We honor our values most by leaving them permeable to modification in the course of experiences occurring as we attempt to actualize them buy discount top avana 80 mg on line. This capacity to learn while doing exemplifies the virtue of open-mindedness as Dewey describes it purchase top avana 80 mg online. Dewey seems confident that the ongoing modification of values and strategies during action will be enhancement and not vitiation buy 80 mg top avana mastercard, but he does not fully explain how cheap 80 mg top avana. Be that as it may cheap 80 mg top avana with visa, congealed values truncate experience in addition to foreclosing possibilities for their own growth. Our psychic investment in experience is lessened when we make our values sacrosanct and keep them closed. To the degree that we protect our values from the influence of experience, we diminish its power to move us. Tiles draws attention to the dynamic, although not infinitely malleable quality of ends in his book Dewey. In contrast to the final cause of Aristotle, which has to do with completion of an entelechy involving the expression of a pre-determined essence, Dewey denies that the end, the fulfillment, can be so largely read out of the beginning. This is because he has a more plastic idea of the nature of organisms, particularly humans, than did Aristotle. As Tiles notes, the thoroughly reciprocal relation of ends and means for Dewey requires some interdeterminacy of ends. They are not, as current theories too often imply, things lying beyond activity at which the latter is directed. Here the intravascular volume contracts or the osmolarity increases, renin, anti-diuretic hormone and other hormones pour out, and water seeking behavior plus the qualitative subjective state of "thirst" is generated. These aims-in-view or "final causes" exert what might be analogous to a "pull" as opposed to the "push" of hypovolemia and a dry mouth. They act as cues which further reinforce both the subjective state of thirst in its dominance over consciousness, and its production of water seeking behavior. The "push" of the DEWEY’S VIEW OF SITUATIONS, PROBLEMS, MEANS AND ENDS105 drive, habit or trait is reinforced by the "pull" of the cue or aim-in-view which could either be present in the environment or produced in fantasy. The final ends are twofold: one is the correction of a physiological imbalance manifested by thirst and perhaps other sensations like a dry mouth, fatigue, dizziness and overheating; the other is the pleasurable sensations accompanying and following quenching of thirst. We have now seen partially how "ends," at least envisioned fulfillments, can operate as means. Dewey reevaluates, as noted in the last chapter, certain things which have usually been seen as ends in themselves, placing them in context. It turns out that the whole notion of anything "in itself" is suspect when the very nature of any entity has to do with its relations. Also both an end and a means, knowledge is, for the pragmatist, opinion which has been tried out and found effective in handling situations. There is debate, of course, about what constitutes proper "handling" of a situation and whether there is something sufficiently objective about a situation that "proper handling" of it can be justified to everyone’s satisfaction. In the absence of any common basis for understanding the nature of situations, any assertions about the "truth" of knowledge which results in proper handling of them look purely idiosyncratic. Nevertheless, on this view, while knowledge remains an end, and while the attainment and use of it have their own intrinsic delights, the criterion by which it is ultimately validated is its usefulness as a tool, i. Scientific knowledge, which quantifies objects, assorts their characters in definable categories and reduces them to formulae for manipulation, brackets objects for certain uses. These qualities are evanescent and fragile, aesthetic, moral or spiritual qualities which elude compre- hension within the categories of instrumental knowledge. We had to drop the immediacy, the intangible aesthetic and other final qualities of things so that science could render our understanding of them useful in material manipulation. In their immediacy we "can do nothing" with the terminal qualities "save have, suffer and enjoy them. Sensuous immersion in and experience of the immediate qualities of things is something most of us would refer to as a kind of knowledge, but this is not the knowledge of science. Science knows things in order to deal with them, whereas qualitative understanding is final. The quality of my experience of this "home" is related to qualities and values of many other past and present things. Although experience provides the raw material for both "knowledge" and qualitative familiarity, only that replicable part of experience which can be placed under concepts and stored for future instrumental use keeps the name of knowledge for the pragmatist.
Chapter 9 introduces the notions of healthcare "need effective top avana 80 mg," "want top avana 80 mg low cost," and "utilization" and discusses the factors that influence the demand for health services and the ultimate level of utilization generic 80 mg top avana otc. Part III focuses on the practical aspects of healthcare marketing order top avana 80 mg line, describing marketing strategies and marketing techniques—both traditional and cutting edge—as they relate to healthcare buy 80 mg top avana. Chapter 10 discusses the notion of marketing strategies, describing the strategy-development process xvi Introduction and indicating means of implementing strategies. Chapter 11 distinguishes between public relations, advertising, and other traditional marketing activities. Chapter 12 presents contemporary marketing techniques, often adopted from other industries, and their potential contribution to health- care marketing. Part IV presents a practical guide to managing and supporting the marketing process in healthcare. Just as the concept of marketing is rela- tively new in healthcare, so is the notion of "managing" the process. Chapter 13 provides an overview of the marketing process, tying together various components discussed earlier in the text. It provides an overview of the issues involved in managing and evaluating marketing initiatives. Part IV also describes the various functions that are necessary to support the mar- keting effort, from the initial market research to technology-based approaches to managing the customer base. Chapter 14 presents an overview of the marketing research process, describing the uses of research by marketers and reviewing basic research techniques with application of healthcare. Notwithstanding its late introduction in the book, marketing planning should be an early and constant consideration in the marketing process. Chapter 16 examines the categories of data that are used for marketing research and planning, indicating the manner in which these data are generated and the sources from which they can be obtained. Part V includes a single chapter—Chapter 17—on the future of healthcare marketing. The current status of the field is summarized and prospects for the future are considered. The factors that are likely to influ- ence the future course of marketing are considered, and speculation on the future characteristics of healthcare marketing, and marketers, is offered. PART I HEALTHCARE MARKETING: HISTORY AND CONCEPTS art I describes the overall context necessary for an understanding of the field of marketing and its applications to healthcare. One can- P not understand where the field is going unless one knows where it has been, so the evolution of the field requires review. Ultimately, this sec- tion places healthcare marketing solidly within the frameworks of both the healthcare industry and the marketing profession and provides insights into what had been tried in the past. Chapter 1 presents an overview of the history of marketing, ulti- mately focusing on its more recent history in the healthcare arena. It describes the factors that led to a shift from a production orientation to a service orientation in healthcare, with the concomitant growing awareness of market demands. The stages in the development of healthcare market- ing are outlined, and the changes that occurred in the field are noted at each stage. The factors that have contributed to successive periods of health- care marketing successes and setbacks during the past quarter of a century are reviewed. Chapter 2 addresses marketing within a context that was initially resistant to any type of business principles in general and "formal" mar- keting in particular. The chapter describes the ways in which healthcare is different from other industries and in which healthcare marketing is dif- ferent from other types of marketing. The factors that have contributed to the acceptance of marketing in healthcare are identified, along with the contribution that marketing can make to the industry. Chapter 3 reviews the developments that have occurred in health- care in recent years and describes their implications for marketing. The importance of the transformation experience by healthcare in the 1980s for the emergence of marketing as a function within healthcare organiza- tions is noted. The halting evolution of marketing as a legitimate health- care endeavor is outlined. Key terms and concepts are defined, and the special treatment of these notions in healthcare is reviewed.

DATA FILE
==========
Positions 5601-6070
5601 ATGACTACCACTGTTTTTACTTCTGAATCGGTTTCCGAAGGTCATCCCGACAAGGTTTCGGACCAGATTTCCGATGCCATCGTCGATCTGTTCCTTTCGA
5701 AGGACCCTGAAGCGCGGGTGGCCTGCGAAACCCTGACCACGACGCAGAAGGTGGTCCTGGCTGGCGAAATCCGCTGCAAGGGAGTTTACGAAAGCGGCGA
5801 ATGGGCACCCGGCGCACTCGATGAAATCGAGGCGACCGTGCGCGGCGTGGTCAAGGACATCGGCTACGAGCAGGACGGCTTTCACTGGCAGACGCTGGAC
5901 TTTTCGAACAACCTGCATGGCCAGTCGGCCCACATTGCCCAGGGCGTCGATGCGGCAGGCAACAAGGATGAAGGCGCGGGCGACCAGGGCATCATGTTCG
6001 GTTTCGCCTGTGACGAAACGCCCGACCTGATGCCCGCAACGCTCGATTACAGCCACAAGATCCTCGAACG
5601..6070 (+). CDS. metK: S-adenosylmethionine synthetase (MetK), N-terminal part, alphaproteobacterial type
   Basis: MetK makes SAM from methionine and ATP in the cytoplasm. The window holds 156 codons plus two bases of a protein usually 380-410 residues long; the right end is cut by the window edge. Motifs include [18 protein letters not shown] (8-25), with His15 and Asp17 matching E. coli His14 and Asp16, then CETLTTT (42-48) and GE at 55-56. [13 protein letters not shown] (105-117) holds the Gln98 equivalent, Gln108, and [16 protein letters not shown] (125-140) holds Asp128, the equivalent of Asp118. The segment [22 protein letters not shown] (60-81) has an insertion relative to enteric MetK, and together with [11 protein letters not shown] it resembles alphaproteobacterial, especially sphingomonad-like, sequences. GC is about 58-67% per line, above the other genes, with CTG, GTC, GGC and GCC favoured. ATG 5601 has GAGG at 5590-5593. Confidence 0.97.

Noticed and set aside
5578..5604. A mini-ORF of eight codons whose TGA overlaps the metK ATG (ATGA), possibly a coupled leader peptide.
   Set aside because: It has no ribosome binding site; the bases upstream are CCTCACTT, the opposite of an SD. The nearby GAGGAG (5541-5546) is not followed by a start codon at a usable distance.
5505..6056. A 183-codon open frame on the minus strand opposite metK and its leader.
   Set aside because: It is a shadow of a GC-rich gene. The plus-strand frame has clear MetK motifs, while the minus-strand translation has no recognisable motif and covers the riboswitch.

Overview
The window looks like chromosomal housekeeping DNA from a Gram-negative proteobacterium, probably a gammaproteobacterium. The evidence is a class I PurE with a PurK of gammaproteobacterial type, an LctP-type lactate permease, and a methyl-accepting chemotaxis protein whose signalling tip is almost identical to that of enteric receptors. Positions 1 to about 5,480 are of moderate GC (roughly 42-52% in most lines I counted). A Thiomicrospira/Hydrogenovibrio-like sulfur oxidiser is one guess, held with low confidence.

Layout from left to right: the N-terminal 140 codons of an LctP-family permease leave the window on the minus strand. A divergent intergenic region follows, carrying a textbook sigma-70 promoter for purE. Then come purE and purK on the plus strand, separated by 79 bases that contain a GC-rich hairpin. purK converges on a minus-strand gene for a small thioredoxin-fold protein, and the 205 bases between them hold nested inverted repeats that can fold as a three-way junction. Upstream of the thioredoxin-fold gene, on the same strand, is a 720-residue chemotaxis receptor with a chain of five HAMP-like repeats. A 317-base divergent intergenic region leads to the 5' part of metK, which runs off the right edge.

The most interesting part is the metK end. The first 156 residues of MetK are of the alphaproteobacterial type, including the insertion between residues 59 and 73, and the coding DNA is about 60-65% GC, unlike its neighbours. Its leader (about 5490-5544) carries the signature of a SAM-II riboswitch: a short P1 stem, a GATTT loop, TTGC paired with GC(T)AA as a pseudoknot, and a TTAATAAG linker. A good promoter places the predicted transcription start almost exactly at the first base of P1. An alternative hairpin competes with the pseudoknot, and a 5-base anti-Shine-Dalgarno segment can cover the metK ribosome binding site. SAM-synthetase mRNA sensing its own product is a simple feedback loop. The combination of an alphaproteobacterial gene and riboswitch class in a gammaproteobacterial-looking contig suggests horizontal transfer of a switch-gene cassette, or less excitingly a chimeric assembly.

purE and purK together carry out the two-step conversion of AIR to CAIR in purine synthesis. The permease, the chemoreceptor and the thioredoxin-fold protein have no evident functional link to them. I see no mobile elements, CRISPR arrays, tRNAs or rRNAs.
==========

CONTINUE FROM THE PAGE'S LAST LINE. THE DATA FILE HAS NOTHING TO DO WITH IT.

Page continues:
The supply of health services is affected by the vagaries of health professional training programs top avana 80mg without prescription, restrictions brought to bear by certificate-of-need processes and other regulations order top avana 80mg, and even fads that affect the healthcare industry order top avana 80mg without prescription. The level of demand cheap top avana 80 mg, arguably the most problematic of the three governing factors purchase top avana 80mg with mastercard, is typically not controlled by the end user. Except for elective procedures for which the consumer pays out of pocket, most of the decisions that affect the demand for health services are made by gatekeepers such as physicians and health plans. Thus, the level of demand is more often a function of such factors as insurance plan provisions, availability of resources, and physician practice patterns than the level of sickness within the population. Healthcare Organizations A number of characteristics set healthcare organizations apart from the sell- ers in other industries. Many healthcare organizations, particularly hospi- tals, still linger in the production stage of their evolution. Many such The Challenge of Healthcare M arketing 27 organizations argue that their goal is the provision of high-quality medi- cine. They feel that by providing state-of-the-art technology and the physi- cians, nurses, and allied health personnel to support it, they will be able to attract customers. As with the early industrialists, many of these healthcare organizations have historically maintained oligopolistic or even monopolistic con- trol over their markets. Because of their dominance in the market or arrangements with competitors, health services providers have often been able to ensure a steady flow of patients without having to solicit them. Virtually all healthcare organizations face some competition, and innovations like telemedicine have broadened the scope of would- be competitors. While some purveyors of healthcare goods or services are single minded in their intent, large healthcare organizations like hospitals are likely to pur- sue a number of goals simultaneously. Indeed, the main goal of an aca- demic medical center may not be the provision of patient care at all; it may be education, research, or community service, with direct patient care being a secondary concern. Even large specialty practices are likely to be involved in teaching and research, and, while they are not likely to neglect their core activity, they often have a more diffuse orientation than organizations in other industries. Not-for-profit organizations have historically played a major role in healthcare; even today, not-for-profits continue to control a large share of the hospital-bed inventory. Although physician groups are usually incor- porated as for-profit professional corporations, large numbers of commu- nity-based clinics, faith-based clinics, and government-supported programs operate on a nonprofit basis. This not-for-profit orientation creates an envi- ronment much different from that characterizing other industries. The fact that many health facilities and programs operate with government support also creates a different dynamic. For some organizations the unpredictability of government subsidy is an unsettling factor. For others the assurance of government support allows them to operate perhaps less efficiently than they would otherwise. Another factor that sets healthcare organizations apart from their counterparts in other industries is the emphasis placed on referral rela- tionships. Hospitals depend on admissions from their medical staffs, and their staff members in turn depend on referrals from other physicians. Indeed, except in emergency situations, patients can only gain hospital admission through a referral. Many specialists will not accept self-referred patients but rely on other physicians to send them patients. The same types 28 arketing Health Services of referral relationships exist with regard to other services (e. This situation has become more complicated in that health plans may exert some level of influence over the referral process. Not only do health plans determine which providers can be seen under a particular coverage plan, they may require patients to be referred to specialists and may even seek to authorize any such referrals. In no other industry do parties who are not the end user exert such an influence on the process (see Box 2. Referral relationships as used here include any Importance of mechanism for the steering of consumers by a third party into the dis- Referral tribution channels of a healthcare organization or any use of an inter- Relationships mediary to promote goods and services to healthcare consumers. The importance of such relationships in healthcare is reflected by the fact that the end users of health services frequently do not make the consumption decision themselves.